By: Nonie Arora
Rising Trinity Junior Sonya Jooma is in Phoenix, Arizona this summer working at the Translational Genomics Research Institute (TGen) as an intern in the TGen-Duke Biomedical Futures Program. This is the first year TGen and Duke have partnered to offer a funded biomedical research internship exclusively for Duke students. Jooma and a second Duke undergrad, Geoff Houtz, are the first two students to participate in this pilot program.
The TGen-Duke Biomedical Futures Program joins the growing list of Duke programs for students excited about genomics, such as the Genome FOCUS program and the Institute for Genome Sciences & Policy Summer Fellowship. In fact, the Genome FOCUS spurred Jooma’s enthusiasm for genomics research. Last year, she worked in the John Willis lab researching plant genetics as part of the Howard Hughes Research Fellows Program.
Her project at TGen, in the lab of Dr. Lisa Baumbach-Reardon, centers on the genetic basis of Infantile Spinal Muscular Atrophy. This disease causes muscle weakness and abnormality at birth. Afflicted children often die before their second birthday. According to Jooma, there are cases of this disease for which the genetic basis is unknown. As part of her lab’s exome sequencing project, they hope to identify mutations involved in the disease.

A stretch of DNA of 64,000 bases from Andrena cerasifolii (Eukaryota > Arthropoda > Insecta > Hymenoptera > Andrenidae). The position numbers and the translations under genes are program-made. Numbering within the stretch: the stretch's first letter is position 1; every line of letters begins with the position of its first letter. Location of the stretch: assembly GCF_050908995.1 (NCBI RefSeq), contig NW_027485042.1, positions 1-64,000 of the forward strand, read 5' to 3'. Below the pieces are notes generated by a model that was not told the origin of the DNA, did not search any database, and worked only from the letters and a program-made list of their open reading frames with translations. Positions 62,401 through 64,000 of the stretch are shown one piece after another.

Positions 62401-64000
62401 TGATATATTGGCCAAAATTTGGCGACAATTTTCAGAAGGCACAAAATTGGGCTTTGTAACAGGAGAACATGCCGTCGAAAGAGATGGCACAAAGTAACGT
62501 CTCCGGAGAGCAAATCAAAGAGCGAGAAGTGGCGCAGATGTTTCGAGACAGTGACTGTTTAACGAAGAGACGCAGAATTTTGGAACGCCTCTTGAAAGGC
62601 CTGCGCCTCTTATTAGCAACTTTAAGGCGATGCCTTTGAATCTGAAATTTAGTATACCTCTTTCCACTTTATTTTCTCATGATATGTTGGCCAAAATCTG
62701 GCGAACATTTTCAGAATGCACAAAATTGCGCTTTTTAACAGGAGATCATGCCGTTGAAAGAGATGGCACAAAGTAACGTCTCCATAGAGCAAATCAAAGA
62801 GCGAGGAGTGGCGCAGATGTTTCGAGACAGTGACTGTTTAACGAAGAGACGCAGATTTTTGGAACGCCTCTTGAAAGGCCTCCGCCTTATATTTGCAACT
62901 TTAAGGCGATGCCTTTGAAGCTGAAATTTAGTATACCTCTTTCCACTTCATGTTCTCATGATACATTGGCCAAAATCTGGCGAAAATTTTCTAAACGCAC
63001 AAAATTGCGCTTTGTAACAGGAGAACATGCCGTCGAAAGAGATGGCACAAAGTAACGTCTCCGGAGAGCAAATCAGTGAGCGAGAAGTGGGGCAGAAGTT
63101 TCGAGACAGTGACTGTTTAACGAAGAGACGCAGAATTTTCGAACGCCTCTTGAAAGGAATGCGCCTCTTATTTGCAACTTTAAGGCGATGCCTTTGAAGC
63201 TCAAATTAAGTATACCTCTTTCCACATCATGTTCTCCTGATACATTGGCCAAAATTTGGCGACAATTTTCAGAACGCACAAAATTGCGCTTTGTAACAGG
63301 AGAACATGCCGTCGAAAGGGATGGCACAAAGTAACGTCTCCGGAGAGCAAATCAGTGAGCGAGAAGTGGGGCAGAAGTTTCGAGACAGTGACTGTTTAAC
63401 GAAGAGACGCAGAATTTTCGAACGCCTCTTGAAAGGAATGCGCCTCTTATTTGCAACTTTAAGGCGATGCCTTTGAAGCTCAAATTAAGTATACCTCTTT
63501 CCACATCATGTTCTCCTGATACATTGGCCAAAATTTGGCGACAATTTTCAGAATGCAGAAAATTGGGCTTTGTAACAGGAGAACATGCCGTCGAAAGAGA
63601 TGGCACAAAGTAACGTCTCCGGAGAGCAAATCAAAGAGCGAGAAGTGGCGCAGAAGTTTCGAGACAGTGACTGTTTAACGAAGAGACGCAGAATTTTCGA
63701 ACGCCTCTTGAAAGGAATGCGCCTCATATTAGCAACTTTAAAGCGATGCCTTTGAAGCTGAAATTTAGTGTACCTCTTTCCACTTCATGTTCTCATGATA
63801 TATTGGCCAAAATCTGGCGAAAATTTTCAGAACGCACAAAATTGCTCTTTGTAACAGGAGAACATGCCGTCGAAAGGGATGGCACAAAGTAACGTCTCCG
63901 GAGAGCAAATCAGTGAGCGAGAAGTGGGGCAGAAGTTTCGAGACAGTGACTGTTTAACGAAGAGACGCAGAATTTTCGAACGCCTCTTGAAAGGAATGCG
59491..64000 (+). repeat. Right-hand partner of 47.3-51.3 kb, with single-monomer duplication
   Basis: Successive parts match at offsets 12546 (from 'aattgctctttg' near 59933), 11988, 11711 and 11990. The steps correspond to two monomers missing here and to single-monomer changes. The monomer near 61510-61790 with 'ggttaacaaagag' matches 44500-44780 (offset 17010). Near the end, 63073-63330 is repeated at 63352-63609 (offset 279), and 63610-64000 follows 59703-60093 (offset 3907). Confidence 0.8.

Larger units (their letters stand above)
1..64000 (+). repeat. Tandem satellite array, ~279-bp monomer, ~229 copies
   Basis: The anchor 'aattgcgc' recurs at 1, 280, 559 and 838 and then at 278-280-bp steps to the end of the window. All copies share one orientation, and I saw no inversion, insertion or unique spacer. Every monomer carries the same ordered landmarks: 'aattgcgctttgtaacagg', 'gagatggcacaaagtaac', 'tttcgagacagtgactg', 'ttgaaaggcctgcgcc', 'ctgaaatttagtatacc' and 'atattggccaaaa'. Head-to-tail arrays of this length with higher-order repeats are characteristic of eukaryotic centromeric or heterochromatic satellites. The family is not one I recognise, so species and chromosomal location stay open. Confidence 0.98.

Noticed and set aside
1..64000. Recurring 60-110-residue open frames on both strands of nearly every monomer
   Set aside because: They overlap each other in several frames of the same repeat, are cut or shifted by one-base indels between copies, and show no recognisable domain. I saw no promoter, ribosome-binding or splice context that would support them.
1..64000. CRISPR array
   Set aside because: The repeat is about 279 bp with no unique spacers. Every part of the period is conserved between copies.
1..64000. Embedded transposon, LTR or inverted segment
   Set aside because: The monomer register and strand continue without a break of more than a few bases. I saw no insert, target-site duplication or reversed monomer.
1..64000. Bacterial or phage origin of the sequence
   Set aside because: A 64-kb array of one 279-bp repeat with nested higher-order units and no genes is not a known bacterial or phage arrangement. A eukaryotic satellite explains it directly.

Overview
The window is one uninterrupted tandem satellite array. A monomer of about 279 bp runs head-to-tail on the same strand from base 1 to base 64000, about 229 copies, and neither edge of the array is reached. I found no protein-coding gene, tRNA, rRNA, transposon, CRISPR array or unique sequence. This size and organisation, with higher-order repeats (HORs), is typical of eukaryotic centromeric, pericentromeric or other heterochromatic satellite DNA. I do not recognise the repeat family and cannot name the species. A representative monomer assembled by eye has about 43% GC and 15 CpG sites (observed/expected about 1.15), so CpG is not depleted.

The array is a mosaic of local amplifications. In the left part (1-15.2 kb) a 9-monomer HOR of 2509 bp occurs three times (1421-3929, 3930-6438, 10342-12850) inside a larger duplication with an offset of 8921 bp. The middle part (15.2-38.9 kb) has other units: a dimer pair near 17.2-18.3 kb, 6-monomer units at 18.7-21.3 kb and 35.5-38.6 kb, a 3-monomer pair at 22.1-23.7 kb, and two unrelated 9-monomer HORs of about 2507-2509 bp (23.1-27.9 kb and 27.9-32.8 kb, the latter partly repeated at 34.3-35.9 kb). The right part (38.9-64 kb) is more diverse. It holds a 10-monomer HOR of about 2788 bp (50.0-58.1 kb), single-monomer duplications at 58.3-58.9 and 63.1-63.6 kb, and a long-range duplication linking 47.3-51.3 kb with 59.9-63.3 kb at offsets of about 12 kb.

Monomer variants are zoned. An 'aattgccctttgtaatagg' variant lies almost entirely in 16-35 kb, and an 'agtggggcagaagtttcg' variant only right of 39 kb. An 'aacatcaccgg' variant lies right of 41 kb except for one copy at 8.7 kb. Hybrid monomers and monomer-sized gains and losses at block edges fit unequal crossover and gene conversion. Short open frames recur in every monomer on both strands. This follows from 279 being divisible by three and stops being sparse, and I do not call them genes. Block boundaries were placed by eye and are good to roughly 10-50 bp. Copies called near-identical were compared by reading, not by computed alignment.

Jooma says her TGen experience has been great so far. She finds it similar to working in a research lab at Duke because of the similar lab hierarchy. However, she appreciates that TGen has overarching specific goals that focus on translating discoveries to clinical diagnostics and therapies. Jooma also looks forward to attending professional development workshops and presenting her work at TGen’s annual intern research symposium in July.
Ultimately, Jooma’s experience at TGen will be one of many exciting research projects: she hopes to pursue a career in biology research.